Tonkatsu was my introduction to Japanese cuisine. Interestingly, it’s not even traditional Japanese but a yoshoku dish — one of the many Westernized dishes invented in Japan during the Meiji era when Japan opened its borders and culture to Westerners and their ways.
Is tonkatsu the same as tonkotsu?
Tonkatsu is what is you see in the photo above and described in the paragraph that precedes it. It is a dish of fried breaded pork which is the Japanized version of schnitzel. Tonkotsu is a pork-based ramen broth.
What pork cut is best for tonkatsu?
A boneless and tender cut is best. Cutlets made from the the loin is especially good but I find the ultra lean tenderloin to be a bad choice.
How thick should the cutlet be? Personally, I prefer the cutlet to be anywhere from half an inch to three-quarters of an inch thick. Thicker than that and there’s a chance that the pork will still be undercooked by the time the breading turns golden and crisp. Thinner than that and you get really sad tonkatsu.
How we cook tonkatsu at home
I start by pressing the pork cutlets between stacks of paper towels to remove surface moisture. This helps the initial coating of flour stick to the meat better. If the cutlets are of uneven thickness, I place them between sheets of cling film and pound them out with a kitchen mallet.
Then, I sprinkle both sides with a little salt and pepper. Seasoning at this point is optional but I really don’t like relying on the dipping sauce alone to flavor the dish. I prefer my tonkatsu to be tasty all the way.
Then, I prepare my “assembly line” — three shallow bowls for the flour, beaten egg(s) and panko. In case I need more of any of the three, I keep the flour and panko containers, and an extra egg within reach.
I start heating at least three inches of oil in a wok while I prep the pork. Each cutlet is dusted with flour, dipped in beaten egg then smothered with panko. I prefer to prep all the cutlets before I start frying instead of prepping the first batch, frying then prepping the next batch, and so on. Why? To prevent the cooking oil from getting too hot while prepping the second and subsequent batches.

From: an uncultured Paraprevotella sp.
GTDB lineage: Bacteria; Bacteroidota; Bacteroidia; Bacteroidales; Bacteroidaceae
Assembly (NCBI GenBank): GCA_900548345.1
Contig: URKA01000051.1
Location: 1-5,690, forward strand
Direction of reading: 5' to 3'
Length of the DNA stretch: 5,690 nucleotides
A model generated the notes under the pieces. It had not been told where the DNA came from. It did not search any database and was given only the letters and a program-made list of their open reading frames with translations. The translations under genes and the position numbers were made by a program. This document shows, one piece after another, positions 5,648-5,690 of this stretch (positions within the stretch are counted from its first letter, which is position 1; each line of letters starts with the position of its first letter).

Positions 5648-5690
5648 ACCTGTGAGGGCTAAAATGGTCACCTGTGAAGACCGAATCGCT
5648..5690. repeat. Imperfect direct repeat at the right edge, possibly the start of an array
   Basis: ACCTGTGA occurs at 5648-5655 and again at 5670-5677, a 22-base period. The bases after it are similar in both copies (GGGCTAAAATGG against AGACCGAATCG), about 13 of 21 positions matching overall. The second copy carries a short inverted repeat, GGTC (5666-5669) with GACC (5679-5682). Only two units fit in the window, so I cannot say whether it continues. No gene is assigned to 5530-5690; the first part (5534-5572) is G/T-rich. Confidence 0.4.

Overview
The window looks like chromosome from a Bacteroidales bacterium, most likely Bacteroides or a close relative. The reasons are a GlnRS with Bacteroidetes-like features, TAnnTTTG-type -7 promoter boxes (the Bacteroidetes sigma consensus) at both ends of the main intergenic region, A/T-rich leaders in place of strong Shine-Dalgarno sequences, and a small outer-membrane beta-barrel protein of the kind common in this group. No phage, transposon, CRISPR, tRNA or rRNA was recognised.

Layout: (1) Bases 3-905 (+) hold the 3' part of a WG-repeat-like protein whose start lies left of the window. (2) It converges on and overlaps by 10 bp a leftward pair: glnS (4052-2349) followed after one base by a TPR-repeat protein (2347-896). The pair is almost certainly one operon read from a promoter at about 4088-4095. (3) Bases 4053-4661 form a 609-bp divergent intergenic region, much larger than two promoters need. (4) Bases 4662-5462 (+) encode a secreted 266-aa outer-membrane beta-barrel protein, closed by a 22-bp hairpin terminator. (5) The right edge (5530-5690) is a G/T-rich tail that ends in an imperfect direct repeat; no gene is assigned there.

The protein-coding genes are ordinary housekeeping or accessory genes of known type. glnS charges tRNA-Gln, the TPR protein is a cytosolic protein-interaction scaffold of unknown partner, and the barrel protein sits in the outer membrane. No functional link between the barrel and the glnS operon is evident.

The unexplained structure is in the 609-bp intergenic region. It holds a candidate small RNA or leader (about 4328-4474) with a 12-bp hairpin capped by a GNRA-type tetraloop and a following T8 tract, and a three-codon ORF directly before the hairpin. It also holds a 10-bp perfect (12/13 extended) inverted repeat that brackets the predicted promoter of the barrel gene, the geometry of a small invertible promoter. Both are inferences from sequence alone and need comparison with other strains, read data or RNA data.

With all the pork cutlets prepped, I start frying in batches. As each batch finishes, I lay the cooked tonkatsu on a rack so that air can circulate around them. That helps them stay crisp longer.
- 4 tablespoons ketchup
- 2 tablespoons oyster sauce
- 6 tablespoons Worcestershire sauce
- 1 ½ tablespoons sugar
To fry the pork
- Press the pork cutlets between stacks of paper towels to remove surface moisture.
- Sprinkle both sides of each cutlet with salt and pepper.
- Prepare three shallow bowls. Dump the flour in one, crack and beat the egg in the second, and pour the panko into the third.
- Start heating enough cooking oil in a frying pan to reach a depth of three inches.
- While you wait for the oil heat up, mix together all the ingredients for the sauce and set aside.
- Dredge each pork cutlet in flour; shake off the excess.
- Dip the floured cutlets in the beaten egg.
- Roll the wet cutlets in panko.
- Fry the pork cutlets over medium heat (about 325F), in batches if your frying pan is smallish, until golden brown and crisp on the outside.
- Optionally, cut the tonkatsu into strips and arrange on plates.
- Serve the tonkatsu with the sauce and shredded cabbage on the side.